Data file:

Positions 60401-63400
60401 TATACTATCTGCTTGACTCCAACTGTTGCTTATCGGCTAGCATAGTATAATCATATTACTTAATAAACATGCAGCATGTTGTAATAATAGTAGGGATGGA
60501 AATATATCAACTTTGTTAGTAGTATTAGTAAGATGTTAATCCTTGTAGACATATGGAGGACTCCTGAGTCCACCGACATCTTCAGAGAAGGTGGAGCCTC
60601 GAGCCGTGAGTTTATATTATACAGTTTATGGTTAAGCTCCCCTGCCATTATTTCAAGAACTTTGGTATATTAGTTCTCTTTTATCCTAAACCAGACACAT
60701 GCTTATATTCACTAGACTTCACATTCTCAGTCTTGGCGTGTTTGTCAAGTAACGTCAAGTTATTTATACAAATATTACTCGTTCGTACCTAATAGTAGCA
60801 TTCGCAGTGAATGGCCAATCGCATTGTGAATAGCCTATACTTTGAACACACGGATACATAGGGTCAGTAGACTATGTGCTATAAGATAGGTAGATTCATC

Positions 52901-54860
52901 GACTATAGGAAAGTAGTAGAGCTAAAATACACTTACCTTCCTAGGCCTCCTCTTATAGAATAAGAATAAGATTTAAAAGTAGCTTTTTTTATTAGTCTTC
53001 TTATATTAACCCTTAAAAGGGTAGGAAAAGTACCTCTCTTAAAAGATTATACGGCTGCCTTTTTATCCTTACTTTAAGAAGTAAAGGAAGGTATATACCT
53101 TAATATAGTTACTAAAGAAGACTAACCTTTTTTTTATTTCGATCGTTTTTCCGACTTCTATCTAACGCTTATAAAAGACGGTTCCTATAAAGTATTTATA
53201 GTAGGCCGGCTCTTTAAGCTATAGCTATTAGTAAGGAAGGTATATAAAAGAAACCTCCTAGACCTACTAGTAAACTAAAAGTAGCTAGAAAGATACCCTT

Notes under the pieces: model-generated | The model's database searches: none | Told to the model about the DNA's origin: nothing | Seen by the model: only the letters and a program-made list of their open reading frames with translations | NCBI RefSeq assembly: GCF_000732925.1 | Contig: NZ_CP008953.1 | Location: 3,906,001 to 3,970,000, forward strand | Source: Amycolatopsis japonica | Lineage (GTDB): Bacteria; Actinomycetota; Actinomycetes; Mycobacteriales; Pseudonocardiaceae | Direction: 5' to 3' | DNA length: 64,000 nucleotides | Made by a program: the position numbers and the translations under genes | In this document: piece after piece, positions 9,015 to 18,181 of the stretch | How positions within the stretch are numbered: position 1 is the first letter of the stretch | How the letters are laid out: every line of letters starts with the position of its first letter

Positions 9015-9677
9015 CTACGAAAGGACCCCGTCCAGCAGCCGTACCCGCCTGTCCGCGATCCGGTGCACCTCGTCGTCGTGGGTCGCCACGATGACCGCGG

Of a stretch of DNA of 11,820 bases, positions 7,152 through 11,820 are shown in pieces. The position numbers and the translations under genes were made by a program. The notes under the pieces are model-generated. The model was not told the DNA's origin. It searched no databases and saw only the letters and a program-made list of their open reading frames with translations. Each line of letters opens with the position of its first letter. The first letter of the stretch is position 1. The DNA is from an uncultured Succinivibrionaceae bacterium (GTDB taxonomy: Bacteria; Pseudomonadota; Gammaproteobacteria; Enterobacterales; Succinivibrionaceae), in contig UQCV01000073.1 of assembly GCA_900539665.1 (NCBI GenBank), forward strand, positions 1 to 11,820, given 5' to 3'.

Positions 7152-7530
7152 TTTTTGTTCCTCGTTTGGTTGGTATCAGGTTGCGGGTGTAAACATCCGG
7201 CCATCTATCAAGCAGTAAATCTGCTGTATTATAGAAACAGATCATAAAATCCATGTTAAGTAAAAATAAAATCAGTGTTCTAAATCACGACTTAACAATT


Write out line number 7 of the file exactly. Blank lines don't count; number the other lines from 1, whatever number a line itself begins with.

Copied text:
Positions 52901-54860